Recently, the game's artists finished wrapping up virtually all of the currently-planned art for the game. The programming is 90% done as well: the only major things left are the Necronomicon feature and whichever minigames still get added.
Beyond that, the vast majority of the work involved in the game now is content-related: designing maps, scripting cutscenes, and balancing stats. And then finishing the soundtrack (around 20 fully-original tracks are complete right now).
So there's still a lot of work left, but if you count up how many hours of work have been put into the game and how many remain, that would put the game around 75% complete. That doesn't mean it's 75% playable yet: about the first 20% of the story is playable (roughly 3 hours, and I'm targeting at least 15 hours of gameplay on a typical first-playthrough). The remaining 80% consists of content where virtually all of the art is done, some of the maps are done, some of the music is done, etc. - but as we all know, a piece of content doesn't become playable until 100% of its components are done.
It's been a long time coming - over two years since the last trailer. The game underwent some major changes in direction since then, and with so much in flux (art redesigns, maps being entirely redone, as well as all the new content and features that were being done simultaneously), I wanted to wait until the dust settled before rerecording the trailer.
Kickstarter launching September 28The Kickstarter for Eternal Exodus will launch later this month.
The natural question is this: why do a Kickstarter this late in development? It looks like the game will be finished with or without Kickstarter, so what's the point?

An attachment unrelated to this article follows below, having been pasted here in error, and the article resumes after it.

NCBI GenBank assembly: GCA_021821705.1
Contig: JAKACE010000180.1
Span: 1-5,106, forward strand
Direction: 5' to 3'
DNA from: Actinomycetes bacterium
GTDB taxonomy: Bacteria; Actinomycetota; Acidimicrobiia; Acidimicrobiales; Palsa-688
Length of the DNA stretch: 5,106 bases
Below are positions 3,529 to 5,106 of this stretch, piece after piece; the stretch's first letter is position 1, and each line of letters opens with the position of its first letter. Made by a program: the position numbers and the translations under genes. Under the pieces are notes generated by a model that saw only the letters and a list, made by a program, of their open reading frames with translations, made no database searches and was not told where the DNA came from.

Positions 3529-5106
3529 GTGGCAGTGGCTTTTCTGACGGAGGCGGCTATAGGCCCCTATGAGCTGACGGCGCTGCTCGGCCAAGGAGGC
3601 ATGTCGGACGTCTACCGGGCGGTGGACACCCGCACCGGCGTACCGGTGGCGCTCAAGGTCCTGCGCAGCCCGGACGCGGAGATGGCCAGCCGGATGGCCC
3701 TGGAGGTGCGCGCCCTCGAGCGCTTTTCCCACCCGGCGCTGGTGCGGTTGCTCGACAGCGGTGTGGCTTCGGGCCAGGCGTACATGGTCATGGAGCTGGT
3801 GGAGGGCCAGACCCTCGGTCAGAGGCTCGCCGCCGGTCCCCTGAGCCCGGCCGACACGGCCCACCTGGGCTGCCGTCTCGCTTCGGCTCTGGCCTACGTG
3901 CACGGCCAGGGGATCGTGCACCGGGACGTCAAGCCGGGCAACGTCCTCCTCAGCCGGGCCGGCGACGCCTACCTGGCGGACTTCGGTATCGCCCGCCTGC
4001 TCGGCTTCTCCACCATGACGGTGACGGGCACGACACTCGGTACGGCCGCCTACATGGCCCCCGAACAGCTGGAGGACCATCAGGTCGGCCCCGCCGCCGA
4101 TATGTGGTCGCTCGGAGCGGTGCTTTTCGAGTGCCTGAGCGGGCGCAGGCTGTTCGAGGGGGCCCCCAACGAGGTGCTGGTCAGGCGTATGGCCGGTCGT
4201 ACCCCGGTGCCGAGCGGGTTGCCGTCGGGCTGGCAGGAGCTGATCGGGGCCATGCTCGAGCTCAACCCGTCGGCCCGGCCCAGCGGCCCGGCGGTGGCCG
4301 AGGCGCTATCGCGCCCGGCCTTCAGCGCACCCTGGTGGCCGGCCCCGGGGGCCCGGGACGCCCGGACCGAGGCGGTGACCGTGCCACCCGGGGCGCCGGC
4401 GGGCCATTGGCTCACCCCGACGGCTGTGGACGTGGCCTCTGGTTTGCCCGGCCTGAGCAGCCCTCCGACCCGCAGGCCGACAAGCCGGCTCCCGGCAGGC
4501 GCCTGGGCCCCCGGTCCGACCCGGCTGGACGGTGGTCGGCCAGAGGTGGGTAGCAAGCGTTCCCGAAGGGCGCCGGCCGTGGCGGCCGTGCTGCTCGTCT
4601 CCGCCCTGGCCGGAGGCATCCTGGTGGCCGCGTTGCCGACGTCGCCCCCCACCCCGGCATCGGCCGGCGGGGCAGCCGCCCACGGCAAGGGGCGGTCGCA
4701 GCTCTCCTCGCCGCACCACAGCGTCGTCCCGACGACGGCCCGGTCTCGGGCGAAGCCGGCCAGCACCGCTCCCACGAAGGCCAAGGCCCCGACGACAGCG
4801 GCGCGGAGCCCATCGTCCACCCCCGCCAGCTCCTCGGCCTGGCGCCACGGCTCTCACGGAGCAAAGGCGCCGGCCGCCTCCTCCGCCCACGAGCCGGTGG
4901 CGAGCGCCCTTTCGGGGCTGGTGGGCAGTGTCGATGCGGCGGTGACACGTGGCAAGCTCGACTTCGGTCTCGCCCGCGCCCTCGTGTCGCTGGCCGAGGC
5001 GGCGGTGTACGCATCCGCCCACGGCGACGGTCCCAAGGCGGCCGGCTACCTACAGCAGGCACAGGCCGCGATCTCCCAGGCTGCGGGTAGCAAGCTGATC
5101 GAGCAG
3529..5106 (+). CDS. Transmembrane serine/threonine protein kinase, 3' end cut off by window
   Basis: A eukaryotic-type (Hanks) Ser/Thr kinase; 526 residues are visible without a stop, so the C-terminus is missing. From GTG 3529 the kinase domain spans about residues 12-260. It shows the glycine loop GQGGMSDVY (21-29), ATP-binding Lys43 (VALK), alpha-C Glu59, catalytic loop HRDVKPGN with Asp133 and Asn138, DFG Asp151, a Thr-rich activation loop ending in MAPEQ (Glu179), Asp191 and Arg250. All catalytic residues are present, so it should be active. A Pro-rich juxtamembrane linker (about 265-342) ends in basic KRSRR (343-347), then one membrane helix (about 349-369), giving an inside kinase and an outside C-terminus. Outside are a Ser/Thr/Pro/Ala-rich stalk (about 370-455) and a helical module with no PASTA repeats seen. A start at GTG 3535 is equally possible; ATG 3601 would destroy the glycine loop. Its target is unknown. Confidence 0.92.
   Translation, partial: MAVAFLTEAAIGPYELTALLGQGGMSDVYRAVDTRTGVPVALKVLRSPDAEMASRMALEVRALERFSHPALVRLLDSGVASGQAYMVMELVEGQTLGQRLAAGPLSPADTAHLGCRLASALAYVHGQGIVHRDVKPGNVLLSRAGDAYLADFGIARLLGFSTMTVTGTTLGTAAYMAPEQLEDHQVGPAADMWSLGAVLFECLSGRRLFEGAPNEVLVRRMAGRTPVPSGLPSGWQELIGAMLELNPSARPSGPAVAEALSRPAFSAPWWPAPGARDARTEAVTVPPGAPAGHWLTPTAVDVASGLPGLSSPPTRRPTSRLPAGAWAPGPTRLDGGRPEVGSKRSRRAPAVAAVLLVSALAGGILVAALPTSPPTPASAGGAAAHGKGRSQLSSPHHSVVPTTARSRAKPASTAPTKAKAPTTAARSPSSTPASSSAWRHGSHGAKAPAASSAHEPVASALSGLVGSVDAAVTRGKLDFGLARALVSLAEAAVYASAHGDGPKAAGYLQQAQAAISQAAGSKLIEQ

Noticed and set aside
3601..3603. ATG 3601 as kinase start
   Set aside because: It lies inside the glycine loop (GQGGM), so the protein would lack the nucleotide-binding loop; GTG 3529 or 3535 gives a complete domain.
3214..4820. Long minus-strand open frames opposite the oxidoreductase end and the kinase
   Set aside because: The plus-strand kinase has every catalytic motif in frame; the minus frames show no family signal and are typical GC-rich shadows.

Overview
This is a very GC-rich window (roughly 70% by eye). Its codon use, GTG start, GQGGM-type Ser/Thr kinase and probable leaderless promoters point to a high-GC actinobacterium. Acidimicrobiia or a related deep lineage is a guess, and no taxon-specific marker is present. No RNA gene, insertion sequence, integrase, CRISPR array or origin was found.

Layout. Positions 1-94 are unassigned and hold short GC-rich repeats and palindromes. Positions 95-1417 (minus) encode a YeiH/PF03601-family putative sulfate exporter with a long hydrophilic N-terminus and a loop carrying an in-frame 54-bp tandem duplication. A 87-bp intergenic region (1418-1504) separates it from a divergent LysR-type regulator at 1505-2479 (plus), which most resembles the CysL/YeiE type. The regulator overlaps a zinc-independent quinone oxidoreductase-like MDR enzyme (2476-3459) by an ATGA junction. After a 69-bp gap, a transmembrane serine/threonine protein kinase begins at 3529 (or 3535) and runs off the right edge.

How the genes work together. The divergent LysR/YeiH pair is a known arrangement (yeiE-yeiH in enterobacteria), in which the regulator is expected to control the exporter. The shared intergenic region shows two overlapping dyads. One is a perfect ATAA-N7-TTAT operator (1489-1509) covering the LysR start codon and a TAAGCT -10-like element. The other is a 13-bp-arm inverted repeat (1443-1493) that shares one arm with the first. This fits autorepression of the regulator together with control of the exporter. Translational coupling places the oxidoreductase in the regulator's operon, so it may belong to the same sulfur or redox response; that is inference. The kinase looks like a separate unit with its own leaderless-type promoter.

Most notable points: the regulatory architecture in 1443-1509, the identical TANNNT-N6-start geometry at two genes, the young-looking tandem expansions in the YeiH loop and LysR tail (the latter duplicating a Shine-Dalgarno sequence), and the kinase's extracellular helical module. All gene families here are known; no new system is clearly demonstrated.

The main reason boils down to this: I'm hoping to translate the game into more languages, and translations are very expensive for a game with as much text as this one has.
While I'm funding the Japanese translation out-of-pocket (as well as all of the art, devkits, development tools, etc.- costs are adding up quite a bit), adding more languages is something I can't afford on my own. Each translation costs thousands of dollars.
Beyond the obvious of allowing more people to play the game, there's another useful benefit to having more languages in the game as well. As you can see at 1:09 in the trailer, the game has some unique multi-language features that come in handy if you're studying a new language. You can play the game in that language (while keeping your native language in subtitles at the bottom of the screen in case you need help understanding a sentence). This is a feature important to me as someone who loves learning new languages, and I wish more games did it. Of course, the feature becomes useful to more people as more languages get added to the game.
But I realize most people aren't going to care about more translations/localizations, so I'm adding more perks to the Kickstarter as well, so players have a reason to participate in the Kickstarter instead of just buying the game on release since they know it'll be released with or without Kickstarter anyway.
While most of the Kickstarter funds will go toward the new translations, I'll dedicate part of the Kickstarter funds to new features that weren't yet planned but that I've always wanted to add to the game, starting with a built-in trading card game a bit like what you find in Final Fantasy VIII and IX.
The Kickstarter will also get you a copy of the game at a reduced price. The planned retail price is $19.99, but you'll be able to get a digital key in the $15 tier. Higher tiers will include limited edition items, like a soundtrack CD.
Here's the link to the Kickstarter, which goes live September 28: